• Shirley Yik, Athrop-o-scene 5, 2016, ink on paper, 107 x 244 cm, 2017-0063
  • Jinny Yu, Black Matter, 2014, ink on aluminium, 152 x 122 cm, 2017-0064

2017 Direct Purchase Peer Assessment Committee members

Victoria Henry, Nneka Nnagbo, Andrew Smith, Meredith Snider, Eric Walker

Donations
  • Peter Hoffer, untitled, 2007, mixed media on panel, 61 x 122 cm, 2017-0001, anonymous gift (2016)
  • Peter Hoffer, untitled, 2007, mixed media on panel, 30.5 x 152.4 cm, 2017-0002, anonymous gift (2016)
  • Malak Karsh, Man’s Creation Outdone by Nature, 1949, photograph on paper, 49 x 38.5cm, 2017-0003, anonymous gift (2016)                            
  • François Proulx, Pas de dieux, 1981, photograph on paper, 58.4 x 40 cm, 2017-0004, anonymous gift (2016)
  • Bhat Boy, Fall Flea Market at the Glebe Community Centre, 1992, acrylic on canvas, 63.5 x 83.4 cm, 2017-0070, gift of Richard and Mary Ellen James in memory of Tom and Bea Mascaro (2017)
  • Gwen Dawson, Ship Shape, 1973, etching on paper, 53.4 x 63.5 cm, 2017-0071, gift of Melba Cuddy-Keane (2017)
Commissions
  • Jonathon Anderson and Dave Kemp, Ebb + Flow, 2017, steel, 2017-0066, commissioned for Crestview Change House and Pool project – 56 Fieldrow Street
  • Amy Thompson, Almanac, 2017, powder-coated aluminum and stainless steel, 2017-0065, commissioned for François Dupuis Recreation Centre expansion project – 2263 Portobello Boulevard
  • Adrian Göllner and Joanna Swim, Winston Chandelier, 2017, powder-coated aluminum, 2017-0067, commissioned for Winston Place Plaza development project – 399 Winston Avenue
  • Lynda Cronin, Tempus, 2017, powder-coated aluminum, 2017-0069, commissioned for Innovation Park and Ride – 1321-3043 Innovation Drive
  • Stuart Kinmond, Main2, 2017, ceramic frit on glass, aluminum, steel and concrete, 2017-0068, commissioned for Main Street Renewal project – 223 Main Street

From January 2014 to September 2017, the gallery was programmed by the Ottawa Art Gallery under the name OAG Annex.

2013

  • November 29, 2013 to January 12, 2014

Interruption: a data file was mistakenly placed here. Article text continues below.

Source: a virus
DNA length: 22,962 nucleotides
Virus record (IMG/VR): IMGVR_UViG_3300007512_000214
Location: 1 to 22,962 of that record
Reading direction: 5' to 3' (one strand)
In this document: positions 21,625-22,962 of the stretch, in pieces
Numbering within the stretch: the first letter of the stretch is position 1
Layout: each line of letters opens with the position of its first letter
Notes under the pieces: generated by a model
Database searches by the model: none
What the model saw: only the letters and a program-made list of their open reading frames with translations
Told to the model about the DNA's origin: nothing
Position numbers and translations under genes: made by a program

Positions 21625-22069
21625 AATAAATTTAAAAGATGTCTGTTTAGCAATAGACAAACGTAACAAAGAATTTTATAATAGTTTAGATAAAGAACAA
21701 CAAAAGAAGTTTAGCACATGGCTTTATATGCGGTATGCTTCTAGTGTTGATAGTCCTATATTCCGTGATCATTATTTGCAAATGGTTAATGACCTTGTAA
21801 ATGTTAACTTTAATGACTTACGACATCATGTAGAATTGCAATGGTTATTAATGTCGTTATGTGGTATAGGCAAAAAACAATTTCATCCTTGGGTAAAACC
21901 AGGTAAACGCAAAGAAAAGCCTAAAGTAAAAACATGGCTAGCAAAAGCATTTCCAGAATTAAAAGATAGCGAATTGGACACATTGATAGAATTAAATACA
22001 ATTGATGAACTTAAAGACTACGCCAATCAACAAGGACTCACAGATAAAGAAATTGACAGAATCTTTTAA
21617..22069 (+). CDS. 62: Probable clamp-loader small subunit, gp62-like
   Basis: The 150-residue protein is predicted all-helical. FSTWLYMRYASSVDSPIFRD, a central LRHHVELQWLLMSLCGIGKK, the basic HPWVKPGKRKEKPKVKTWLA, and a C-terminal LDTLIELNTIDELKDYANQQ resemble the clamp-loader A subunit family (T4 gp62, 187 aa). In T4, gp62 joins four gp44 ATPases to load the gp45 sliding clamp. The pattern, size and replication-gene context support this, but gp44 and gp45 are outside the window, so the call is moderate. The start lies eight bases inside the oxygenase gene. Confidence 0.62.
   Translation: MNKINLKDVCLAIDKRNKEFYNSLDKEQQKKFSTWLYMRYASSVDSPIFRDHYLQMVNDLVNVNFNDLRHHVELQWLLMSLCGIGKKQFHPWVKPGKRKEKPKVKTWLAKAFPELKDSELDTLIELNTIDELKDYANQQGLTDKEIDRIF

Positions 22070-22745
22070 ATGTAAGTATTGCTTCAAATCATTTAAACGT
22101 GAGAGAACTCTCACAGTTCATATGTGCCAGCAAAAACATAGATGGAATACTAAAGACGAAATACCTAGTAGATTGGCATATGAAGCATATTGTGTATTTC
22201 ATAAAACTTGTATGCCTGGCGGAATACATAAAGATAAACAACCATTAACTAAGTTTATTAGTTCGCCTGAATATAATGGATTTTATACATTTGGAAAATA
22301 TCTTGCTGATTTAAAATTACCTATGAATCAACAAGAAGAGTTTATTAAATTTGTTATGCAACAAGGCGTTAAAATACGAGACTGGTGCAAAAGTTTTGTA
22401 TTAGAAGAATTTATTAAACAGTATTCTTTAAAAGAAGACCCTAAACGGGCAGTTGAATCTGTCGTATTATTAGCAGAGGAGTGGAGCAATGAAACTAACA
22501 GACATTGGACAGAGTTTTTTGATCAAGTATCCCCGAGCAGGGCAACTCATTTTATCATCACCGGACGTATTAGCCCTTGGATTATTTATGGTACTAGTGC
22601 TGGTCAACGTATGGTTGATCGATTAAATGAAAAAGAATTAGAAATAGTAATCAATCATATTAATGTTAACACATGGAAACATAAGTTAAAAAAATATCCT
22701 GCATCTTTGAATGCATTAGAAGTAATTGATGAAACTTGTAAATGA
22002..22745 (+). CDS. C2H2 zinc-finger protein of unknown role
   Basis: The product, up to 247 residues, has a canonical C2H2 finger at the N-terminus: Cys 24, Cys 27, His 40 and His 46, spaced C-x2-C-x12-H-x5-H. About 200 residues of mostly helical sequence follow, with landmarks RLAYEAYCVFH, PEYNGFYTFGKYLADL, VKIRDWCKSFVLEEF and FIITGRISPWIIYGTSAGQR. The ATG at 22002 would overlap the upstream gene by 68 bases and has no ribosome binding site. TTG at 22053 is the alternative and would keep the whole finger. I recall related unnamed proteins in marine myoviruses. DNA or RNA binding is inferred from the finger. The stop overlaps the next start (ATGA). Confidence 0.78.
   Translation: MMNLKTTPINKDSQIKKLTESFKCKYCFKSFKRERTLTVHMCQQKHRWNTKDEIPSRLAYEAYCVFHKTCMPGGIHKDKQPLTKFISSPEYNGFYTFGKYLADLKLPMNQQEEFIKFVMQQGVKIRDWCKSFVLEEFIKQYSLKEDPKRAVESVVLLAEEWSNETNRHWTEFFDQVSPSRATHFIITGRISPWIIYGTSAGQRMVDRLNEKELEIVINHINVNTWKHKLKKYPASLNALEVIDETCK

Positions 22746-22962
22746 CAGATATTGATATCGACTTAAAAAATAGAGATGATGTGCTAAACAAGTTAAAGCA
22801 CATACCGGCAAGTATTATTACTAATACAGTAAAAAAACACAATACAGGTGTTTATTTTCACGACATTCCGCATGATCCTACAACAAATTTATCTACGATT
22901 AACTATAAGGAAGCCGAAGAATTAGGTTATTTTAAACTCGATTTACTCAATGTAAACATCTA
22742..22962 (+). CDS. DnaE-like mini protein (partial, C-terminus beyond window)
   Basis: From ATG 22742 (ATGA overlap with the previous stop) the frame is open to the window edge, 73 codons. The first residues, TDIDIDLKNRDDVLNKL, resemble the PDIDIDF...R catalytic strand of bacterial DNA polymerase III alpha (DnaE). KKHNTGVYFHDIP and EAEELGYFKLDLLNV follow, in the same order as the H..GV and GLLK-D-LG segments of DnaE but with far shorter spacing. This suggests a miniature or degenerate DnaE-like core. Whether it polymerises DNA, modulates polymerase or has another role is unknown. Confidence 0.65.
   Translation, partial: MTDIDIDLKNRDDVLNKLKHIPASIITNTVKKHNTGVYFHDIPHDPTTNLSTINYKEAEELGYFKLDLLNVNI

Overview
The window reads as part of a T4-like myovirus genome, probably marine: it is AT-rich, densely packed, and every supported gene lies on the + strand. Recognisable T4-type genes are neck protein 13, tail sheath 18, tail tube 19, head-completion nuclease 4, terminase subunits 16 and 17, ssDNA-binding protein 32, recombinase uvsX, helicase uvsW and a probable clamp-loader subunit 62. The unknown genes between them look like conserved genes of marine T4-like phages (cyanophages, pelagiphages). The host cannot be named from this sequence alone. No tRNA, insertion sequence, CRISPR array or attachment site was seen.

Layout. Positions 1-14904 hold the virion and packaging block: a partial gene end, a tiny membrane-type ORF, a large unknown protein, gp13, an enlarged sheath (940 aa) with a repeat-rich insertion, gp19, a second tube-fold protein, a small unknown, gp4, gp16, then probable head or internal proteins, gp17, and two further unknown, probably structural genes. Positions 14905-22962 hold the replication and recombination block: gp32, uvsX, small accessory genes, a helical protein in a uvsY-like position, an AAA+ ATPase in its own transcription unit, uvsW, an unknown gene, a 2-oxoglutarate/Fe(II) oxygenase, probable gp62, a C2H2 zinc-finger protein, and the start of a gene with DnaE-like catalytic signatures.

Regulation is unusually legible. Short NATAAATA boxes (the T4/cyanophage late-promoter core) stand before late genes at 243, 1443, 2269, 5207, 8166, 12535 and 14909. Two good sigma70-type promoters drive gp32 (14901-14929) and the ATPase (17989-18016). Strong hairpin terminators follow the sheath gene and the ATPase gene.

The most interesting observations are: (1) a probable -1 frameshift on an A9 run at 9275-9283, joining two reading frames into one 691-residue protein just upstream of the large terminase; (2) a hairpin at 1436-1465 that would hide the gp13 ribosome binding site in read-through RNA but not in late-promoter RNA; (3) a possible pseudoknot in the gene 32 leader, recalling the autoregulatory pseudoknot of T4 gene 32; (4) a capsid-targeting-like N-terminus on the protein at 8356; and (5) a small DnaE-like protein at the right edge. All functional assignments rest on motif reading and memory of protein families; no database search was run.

David Barbour - Home 
    Discover the quiet of the winter urban landscape in this series of black and white panoramic photographs of Ottawa at night, taken with a large-format camera within walking distance of where the artist lived.
     
  • October 11 to November 17, 2013
    Raymond Aubin - Au jour le jour (Day by Day)
    Assuming the role of cyber-onlooker for one year, Raymond Aubin observed the daily flow of passersby on a Times Square sidewalk by way of a live web cam. Aubin carried out thousands of freeze frames muddled by the artifacts of digital compression. His photographic display extends beyond the gallery walls, occupying the entire space.
     
  • August 30 to September 29, 2013
    Recent additions to the City of Ottawa Fine Art Collection
    Featuring many of the 2012 acquisitions, including site-specific commissions and significant donations, this is an exhibition not to be missed! After the exhibition closes, artworks will be installed in municipal buildings throughout Ottawa's neighbourhoods.
     
  • June 14 to July 28, 2013
    Karina Bergmans - Ligaments and Ligatures
    The exhibition, Ligaments and Ligatures, connects textile organ sculptures with word association to common diseases. A tension is created by the seriousness of the subject matter and the tangibility of the materials.
     
  • April 26 to June 2, 2013
    Charles Stankievech - The Soniferous Æther of The Land Beyond The Land Beyond
    Presented by the City of Ottawa and the National Arts Centre, in collaboration with SAW Video and Ottawa Art Gallery, the exhibition features a looping film installation shot at the northernmost settlement on earth—Canadian Forces Station Alert, Nunavut.
     
  • February 8 to April 7, 2013
    Lorraine Gilbert & Christopher Varady-Szabo - I
    Sharing an interest in the life of trees and in their value as channels for the flow of visible and hidden energies, Gilbert and Varady-Szabo have collaborated to create photographs of trees and tree-inspired photo-drawings that inhabit the gallery and sometimes dialogue in the same pictorial space.

2012

  • November 30, 2012 to January 20, 2013
    Véronique Chagnon-Côté - La capture (The Capture)